Let’s begin by asking what makes THIS time of stress so difficult and toxic? After all, we have been through many disasters before - 9/11, countless wars, natural disasters, etc. - without nearly this degree of emotional and psychological impact.
The answer lies, in part, with our brains’ response to acute or chronic stress. Stress in small amounts is helpful. It triggers cortisol and adrenaline which helps us be able to spring into action both physically and emotionally. Prolonged stress is a completely different animal. My patients know from our conversations, and biochemists and neuroscientists who study this will confirm: prolonged stress activates our sympathetic nervous system without a shut off switch. Our brains constantly produce adrenaline and noradrenaline, the stress neurotransmitters. Our adrenal glands are triggered through our pituitary gland to constantly produce cortisol. This constant flow of cortisol and adrenaline on a prolonged level affect the hippocampus in our brain, which then starts to drive a feeling of burnout and depression.
As humans, we are wired both physically and chemically to move into action. Our hyper-vigilance leads to the “Fight or Flight” response, which is all about action. When we are stressed, we feel the urge to physically act, and our bodies' physiology changes to potentiate our ability to fully activate.
There are two factors that distinguish this period from all others. First, the presence of the coronavirus forces us to protect ourselves not by acting, which is our natural reaction, but instead by exercising restraint – staying home, isolating and disengaging. Its contrary to our evolution and our physiology. This has serious implications on a neuroscience basis, as this self-restraint actually amplifies our stress levels, and starts an ever-expanding stress loop.
Second, in previous crises, we have had the comforting ability to look with confidence, even pride, on our leaders and our communities. Today we are looking at a very different world where our foundations of security have been shaken. We are watching the exposure of systemic racism and abuse in our country. We see environmental regulations being stripped on a weekly basis, sending our planet deeper into harm’s way. Our food supply is being threatened. Our healthcare is often insufficient, and what is available is out of reach to many citizens in greatest need. We’re face to face with the stark reality of how many of our neighbors lack the ability to simply live a healthy life with healthy food and living conditions. The chasm between super-rich and working poor is growing more divisive. And even worse, our very democracy is at risk at the hands of a president who has shown massive incompetence and a gross inability to tell the truth in a time of crisis.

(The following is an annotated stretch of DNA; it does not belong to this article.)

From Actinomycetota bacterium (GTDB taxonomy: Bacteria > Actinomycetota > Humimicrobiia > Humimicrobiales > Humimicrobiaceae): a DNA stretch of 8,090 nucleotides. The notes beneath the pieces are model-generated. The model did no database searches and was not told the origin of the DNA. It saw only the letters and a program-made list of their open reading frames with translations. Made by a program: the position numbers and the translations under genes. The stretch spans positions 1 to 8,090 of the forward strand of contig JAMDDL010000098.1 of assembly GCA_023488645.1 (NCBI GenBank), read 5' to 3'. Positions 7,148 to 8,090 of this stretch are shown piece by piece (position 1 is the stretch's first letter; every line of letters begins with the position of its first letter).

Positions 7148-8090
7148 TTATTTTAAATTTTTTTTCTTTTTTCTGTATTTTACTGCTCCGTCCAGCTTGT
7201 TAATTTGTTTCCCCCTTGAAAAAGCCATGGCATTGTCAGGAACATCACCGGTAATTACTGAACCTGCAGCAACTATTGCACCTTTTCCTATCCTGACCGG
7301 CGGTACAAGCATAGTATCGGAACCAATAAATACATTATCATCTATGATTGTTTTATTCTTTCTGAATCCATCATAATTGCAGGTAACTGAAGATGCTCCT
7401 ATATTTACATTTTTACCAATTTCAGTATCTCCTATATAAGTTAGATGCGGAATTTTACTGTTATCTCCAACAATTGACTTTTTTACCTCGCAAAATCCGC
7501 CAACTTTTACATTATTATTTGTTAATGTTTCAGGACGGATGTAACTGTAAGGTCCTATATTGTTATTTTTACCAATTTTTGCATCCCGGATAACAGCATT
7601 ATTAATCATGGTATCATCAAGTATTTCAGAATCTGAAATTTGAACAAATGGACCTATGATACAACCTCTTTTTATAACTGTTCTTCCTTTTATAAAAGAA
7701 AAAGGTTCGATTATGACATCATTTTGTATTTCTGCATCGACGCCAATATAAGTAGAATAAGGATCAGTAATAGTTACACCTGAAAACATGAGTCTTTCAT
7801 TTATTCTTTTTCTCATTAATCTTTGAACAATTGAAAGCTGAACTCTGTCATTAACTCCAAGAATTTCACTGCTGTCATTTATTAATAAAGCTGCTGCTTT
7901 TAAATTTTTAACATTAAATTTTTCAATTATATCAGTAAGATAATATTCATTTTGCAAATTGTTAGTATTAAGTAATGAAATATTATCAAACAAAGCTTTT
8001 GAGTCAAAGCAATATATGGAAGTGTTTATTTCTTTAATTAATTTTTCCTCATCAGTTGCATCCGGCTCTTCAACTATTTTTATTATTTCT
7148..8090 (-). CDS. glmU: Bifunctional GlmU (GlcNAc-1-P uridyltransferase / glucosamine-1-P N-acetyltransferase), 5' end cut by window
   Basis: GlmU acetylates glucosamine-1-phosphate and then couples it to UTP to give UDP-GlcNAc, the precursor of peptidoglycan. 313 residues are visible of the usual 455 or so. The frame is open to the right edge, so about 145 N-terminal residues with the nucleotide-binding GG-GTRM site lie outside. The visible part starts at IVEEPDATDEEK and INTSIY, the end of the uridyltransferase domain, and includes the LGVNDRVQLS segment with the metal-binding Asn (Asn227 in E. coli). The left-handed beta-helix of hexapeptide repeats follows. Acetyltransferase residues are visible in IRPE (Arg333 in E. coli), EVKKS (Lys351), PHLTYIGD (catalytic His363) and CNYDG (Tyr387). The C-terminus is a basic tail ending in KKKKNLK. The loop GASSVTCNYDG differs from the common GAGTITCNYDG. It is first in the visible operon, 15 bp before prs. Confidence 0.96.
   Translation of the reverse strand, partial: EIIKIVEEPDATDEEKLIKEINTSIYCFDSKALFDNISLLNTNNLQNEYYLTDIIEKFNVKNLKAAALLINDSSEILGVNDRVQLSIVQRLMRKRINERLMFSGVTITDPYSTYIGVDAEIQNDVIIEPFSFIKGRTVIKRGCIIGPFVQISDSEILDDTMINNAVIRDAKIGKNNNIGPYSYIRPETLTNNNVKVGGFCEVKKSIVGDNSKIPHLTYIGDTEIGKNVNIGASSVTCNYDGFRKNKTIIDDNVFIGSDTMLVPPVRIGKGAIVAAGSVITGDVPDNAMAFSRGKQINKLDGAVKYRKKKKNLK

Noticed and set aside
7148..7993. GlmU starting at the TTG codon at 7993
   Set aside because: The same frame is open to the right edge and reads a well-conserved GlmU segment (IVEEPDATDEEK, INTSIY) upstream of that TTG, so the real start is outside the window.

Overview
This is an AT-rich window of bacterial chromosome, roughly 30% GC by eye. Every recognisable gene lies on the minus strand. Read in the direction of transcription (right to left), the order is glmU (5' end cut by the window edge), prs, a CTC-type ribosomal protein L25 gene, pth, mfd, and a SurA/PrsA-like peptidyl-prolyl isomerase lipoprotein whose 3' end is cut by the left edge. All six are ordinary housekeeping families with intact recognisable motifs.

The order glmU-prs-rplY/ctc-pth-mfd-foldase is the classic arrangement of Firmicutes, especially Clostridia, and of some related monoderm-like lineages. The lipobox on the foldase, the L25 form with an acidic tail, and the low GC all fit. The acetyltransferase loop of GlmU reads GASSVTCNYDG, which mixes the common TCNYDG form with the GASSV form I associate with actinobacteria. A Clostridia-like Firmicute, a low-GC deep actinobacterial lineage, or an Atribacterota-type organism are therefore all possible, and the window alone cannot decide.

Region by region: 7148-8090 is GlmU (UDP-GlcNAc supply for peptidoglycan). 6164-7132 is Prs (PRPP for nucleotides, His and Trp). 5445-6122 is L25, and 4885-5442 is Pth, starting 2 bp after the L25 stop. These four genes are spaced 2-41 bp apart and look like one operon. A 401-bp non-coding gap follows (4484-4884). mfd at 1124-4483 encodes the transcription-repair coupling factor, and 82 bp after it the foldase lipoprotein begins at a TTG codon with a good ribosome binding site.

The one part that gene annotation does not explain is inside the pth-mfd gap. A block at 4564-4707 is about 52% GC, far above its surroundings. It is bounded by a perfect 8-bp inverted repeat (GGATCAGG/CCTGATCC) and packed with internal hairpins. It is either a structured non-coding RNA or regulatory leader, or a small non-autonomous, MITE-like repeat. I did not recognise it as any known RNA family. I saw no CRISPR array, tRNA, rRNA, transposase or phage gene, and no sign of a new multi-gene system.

So, what does this duo of isolation and shaken confidence do to us? There are well-known studies, the first one published in 1990, showing that our ability to weather these stress storms is influenced by our connections to others and our ability to manage isolation without loneliness. Just this week, the British Medical Journal published a paper on children at severe risk, because of their loss of contact with fellow students. Loss of connection leads to severe mental health disorders and has been shown to significantly reduce our immunity in two ways: our immunity to pathogens in our environment and our immunity to surviving psychologically intact.
So, the very thing designed to save us - social distancing - has given rise to isolation and loss of connection. This results in a mental health crisis and a physical vulnerability to infection.
It may surprise you to learn that another major influence in our survival is optimism. So, when we feel the world is falling apart, our country is broken and our leaders are morally bankrupt, we lose that critical element of belief in a better day. This has been studied by numerous great researchers, who have shown that from birth until death, it is critical that we feel safe and secure in our world. Critical that we have a feeling “it’s all going to be OK.” I can honestly say that for the first time in my life, I’m seeing many people who no longer feel that their future is certain, or that everything is going to be OK.
Although I believe strongly in the spirit, strength, resilience, and goodness of humanity, it is critical to find ways to manage these stressors in order that we can access all of these great qualities. It is essential to our survival, and further, to flourish individually and as a species.
My expertise is focused on the brain and body, and how the two work in concert to support health or disease. So, I am certainly not espousing environmental, economic or sociologic solutions to the conditions that are prevailing in our country today. But I will continue to help make sense of what is happening in the world around us, and offer my evidence based, researched, real time tools for us all to use in the moment and on a daily basis. While it may sound poetic, it is backed by sound science: staying optimistic and connected to others will help you survive and thrive through this pandemic. I’d like to tell you the worst is over, but truly scientists are telling us that the next wave is coming, and it will be even more virulent. The good news is that together, we can strengthen ourselves to emerge as victors and not victims of these times.